I just spent the last four years of my life trying to recapture my happiness in education. And guess what, it worked! I can honestly say that I am as happy now as I was when I entered the profession, but man, this has been a journey!
I gave up being a Personal Trainer for a millionaire to become a teacher. In my early 20s, I lived a jet setting lifestyle flying all over the world living in the richest areas and eating the best food. However, it was not fulfilling enough. I knew I wanted to have a greater impact, a life of greater meaning.
So when I entered this profession, I was pumped and ready to go. I loved everything about teaching. I especially loved learning about the students. I loved how every day was different. I loved the challenge. I loved it all.
Fast forward 11 years and I was frustrated and ready to try something new. I was actively pursuing a job outside of the profession and ready to pack it all in. I was one signature away from it being official, and I could not do it. I knew this was my calling and decided to reevaluate.
I want to be clear that my love for my students never changed. They were amazing year after year and I truly enjoyed being apart of their lives. What changed was the way that I began to see the profession. My focus began to shift away from what brought me joy to the aspects of the profession that frustrated me. I became increasingly negative and toxic. I began to look for faults in the system and in other educators. I deeply regret my actions during this period in my career, however, I do not regret going through it.
For in this valley, I learned lessons that have reshaped my career and led me to a more sustainable level of happiness in all aspects of my life. Although these were tough times in my career, I am extremely grateful for them.
A pivotal moment in my journey occurred while reading Happiness Advantage by Shawn Achor. He quoted a study that said, “Our external circumstances predict only about 10% of our happiness.”
Based on my experiences at that time, that number seemed extremely low. I looked up the rest of the study and it said that 50% of happiness was determined by genetics and 40% was determined by stuff we control. Surely all of the negative stuff I was focussed on was valued at more than 10%. Turns out it was not.
My greatest revelations always occur in the shower for some reason. This one was a game-changer. With this stat in my head, I began to think about why others on my team were not reacting the way that I was to some of the decisions that were made which set me off. They were not threatening to quit their jobs and spreading the level of toxicity that I was. Then, I got it. It was not the circumstances that made me so unhappy, it was every decision I made after that which put me into this negative space. This was the moment where I realized that I could be in control of my happiness again.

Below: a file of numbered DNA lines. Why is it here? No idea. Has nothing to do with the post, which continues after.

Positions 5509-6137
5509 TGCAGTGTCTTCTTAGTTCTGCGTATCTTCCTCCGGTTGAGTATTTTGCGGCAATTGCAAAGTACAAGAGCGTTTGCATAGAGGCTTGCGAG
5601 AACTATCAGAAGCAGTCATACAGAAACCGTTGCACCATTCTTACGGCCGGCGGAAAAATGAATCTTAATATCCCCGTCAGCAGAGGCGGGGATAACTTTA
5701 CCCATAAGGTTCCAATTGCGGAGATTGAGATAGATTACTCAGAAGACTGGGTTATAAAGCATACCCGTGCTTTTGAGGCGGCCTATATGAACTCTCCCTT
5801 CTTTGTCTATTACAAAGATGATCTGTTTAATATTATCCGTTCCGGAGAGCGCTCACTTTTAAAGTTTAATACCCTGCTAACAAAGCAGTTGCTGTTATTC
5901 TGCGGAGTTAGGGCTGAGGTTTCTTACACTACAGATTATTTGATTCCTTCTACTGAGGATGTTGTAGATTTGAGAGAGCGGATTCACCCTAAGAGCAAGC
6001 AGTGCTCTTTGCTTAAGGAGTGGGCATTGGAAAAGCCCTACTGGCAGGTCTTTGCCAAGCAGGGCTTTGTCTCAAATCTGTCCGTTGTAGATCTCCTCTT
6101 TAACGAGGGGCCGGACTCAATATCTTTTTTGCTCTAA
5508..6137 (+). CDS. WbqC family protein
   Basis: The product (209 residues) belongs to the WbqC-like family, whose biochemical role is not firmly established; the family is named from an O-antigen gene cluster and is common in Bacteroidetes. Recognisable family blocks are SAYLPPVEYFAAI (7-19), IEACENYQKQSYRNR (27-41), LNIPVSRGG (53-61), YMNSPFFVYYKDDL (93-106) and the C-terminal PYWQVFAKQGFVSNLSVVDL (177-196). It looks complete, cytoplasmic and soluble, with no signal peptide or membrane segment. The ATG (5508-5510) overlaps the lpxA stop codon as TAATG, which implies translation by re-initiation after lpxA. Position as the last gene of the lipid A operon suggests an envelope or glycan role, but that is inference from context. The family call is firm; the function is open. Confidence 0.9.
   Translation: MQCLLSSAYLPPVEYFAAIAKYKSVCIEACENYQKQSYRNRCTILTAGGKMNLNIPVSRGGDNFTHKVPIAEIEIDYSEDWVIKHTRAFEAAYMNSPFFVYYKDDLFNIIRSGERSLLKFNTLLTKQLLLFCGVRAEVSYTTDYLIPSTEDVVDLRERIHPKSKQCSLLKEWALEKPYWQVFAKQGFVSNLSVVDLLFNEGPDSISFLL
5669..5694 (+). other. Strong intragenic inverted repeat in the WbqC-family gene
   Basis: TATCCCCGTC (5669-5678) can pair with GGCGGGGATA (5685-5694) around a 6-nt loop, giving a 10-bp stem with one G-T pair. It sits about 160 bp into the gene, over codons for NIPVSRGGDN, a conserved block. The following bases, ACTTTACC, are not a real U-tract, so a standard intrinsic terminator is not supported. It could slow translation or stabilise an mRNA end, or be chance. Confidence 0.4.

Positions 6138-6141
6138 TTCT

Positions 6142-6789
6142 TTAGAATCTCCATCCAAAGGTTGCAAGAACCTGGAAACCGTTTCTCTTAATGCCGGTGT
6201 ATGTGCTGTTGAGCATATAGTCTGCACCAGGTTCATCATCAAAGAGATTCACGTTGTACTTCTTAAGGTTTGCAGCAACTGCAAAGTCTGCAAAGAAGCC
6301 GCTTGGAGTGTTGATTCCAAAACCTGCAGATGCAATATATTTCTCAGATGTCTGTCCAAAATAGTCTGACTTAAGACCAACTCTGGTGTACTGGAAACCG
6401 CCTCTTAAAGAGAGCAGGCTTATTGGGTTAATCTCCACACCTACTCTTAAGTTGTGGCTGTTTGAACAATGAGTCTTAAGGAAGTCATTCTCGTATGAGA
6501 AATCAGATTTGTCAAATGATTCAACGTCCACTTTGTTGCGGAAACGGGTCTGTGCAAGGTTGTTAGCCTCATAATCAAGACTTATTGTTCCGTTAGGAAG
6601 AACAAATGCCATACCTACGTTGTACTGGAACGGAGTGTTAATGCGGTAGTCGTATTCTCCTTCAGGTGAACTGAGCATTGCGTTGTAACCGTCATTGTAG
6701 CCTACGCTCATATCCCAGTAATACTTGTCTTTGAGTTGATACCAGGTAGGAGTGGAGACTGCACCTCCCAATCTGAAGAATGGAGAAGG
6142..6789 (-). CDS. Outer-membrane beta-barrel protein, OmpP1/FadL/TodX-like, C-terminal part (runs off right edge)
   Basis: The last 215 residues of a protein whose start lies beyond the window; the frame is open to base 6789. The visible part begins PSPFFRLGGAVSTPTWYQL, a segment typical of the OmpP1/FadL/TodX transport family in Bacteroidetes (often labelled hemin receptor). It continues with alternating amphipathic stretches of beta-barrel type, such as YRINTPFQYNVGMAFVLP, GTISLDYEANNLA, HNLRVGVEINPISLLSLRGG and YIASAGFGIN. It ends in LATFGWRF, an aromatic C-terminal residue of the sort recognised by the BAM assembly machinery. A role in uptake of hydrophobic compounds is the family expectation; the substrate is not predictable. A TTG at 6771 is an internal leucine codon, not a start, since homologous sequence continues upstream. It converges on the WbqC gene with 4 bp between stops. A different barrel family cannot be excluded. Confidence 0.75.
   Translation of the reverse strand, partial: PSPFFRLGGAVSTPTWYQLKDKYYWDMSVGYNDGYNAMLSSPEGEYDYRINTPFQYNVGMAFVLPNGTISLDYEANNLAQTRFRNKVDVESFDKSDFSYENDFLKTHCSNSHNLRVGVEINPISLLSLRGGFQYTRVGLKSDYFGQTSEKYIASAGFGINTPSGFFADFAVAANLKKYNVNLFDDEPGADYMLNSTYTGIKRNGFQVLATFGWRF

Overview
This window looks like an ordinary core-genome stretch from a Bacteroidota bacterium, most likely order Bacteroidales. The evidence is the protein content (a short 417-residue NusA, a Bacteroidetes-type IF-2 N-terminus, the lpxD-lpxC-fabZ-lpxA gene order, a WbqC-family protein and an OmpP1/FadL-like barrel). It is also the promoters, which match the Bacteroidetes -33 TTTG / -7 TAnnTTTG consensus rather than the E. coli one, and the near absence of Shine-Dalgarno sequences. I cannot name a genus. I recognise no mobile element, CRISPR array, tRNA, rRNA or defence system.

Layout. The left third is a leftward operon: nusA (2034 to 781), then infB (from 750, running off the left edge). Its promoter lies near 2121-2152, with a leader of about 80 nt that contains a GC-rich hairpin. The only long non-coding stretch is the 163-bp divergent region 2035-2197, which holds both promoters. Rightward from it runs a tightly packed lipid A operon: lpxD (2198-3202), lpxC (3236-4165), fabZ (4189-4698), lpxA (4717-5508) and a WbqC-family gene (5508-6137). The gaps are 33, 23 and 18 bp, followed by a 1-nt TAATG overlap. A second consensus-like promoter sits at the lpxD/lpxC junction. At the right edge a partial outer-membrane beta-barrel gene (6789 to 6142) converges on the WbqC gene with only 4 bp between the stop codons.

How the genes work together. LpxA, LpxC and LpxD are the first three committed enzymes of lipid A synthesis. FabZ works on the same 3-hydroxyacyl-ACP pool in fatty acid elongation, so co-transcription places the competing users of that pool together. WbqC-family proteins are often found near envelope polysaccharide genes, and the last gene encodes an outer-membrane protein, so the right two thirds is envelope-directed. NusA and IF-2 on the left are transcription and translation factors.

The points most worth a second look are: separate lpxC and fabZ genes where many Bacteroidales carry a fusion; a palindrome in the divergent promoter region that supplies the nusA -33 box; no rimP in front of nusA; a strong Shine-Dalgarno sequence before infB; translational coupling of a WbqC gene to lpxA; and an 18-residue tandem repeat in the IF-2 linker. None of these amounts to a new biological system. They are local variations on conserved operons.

My first step was to take an honest look at the situation and self reflect on my actions. I needed to own the decisions I was making that were taking away from my love of teaching. It became evident to me that I needed to make changes to both my mindset and behaviours.
In Before Happiness by Shawn Achor, he says that happy and successful people can create multiple realities of the same situation and choose the one that has the most positive outcome. I never saw reality as subjective until this day. I learned that we create our reality by selecting what we focus on. It was at that moment that I decided to create a reality that would help me reconnect to my love of teaching.
I shifted my focus back to students, my amazing team, learning and helping others. The more I focussed on this, the less I ruminated on the negative aspects that I was fixated on before. I loved the way this felt, I had more energy and work was becoming fun again.
The idea of being happier became not only a goal but a passion. I started reading about positive psychology, writing down my thoughts, and engaging in conversations with teachers who were well into their careers and still very happy.
Eventually, I wanted to share what I was learning to all that would listen. Whether that was over a drink, running a workshop or keynoting a conference, I just wanted other educators to know that they have more control over their happiness than they might realize.
To amplify my message, I recently published a book called STRIVE for Happiness in Education with Edumatch. Writing this book was the best form of self-therapy I could have invested my time into. It helped me engage deeply in this area of study for three years. I lived each chapter and learned so much about myself.
Even though the book is published now, I do not want this journey to end. That is why I have committed to a continuation of learning and reflection through blogging. I hope you join me on this journey through my blog (motivatEDU.com). I hope we can connect, learn together and help other educators find the happiness in education that they deserve.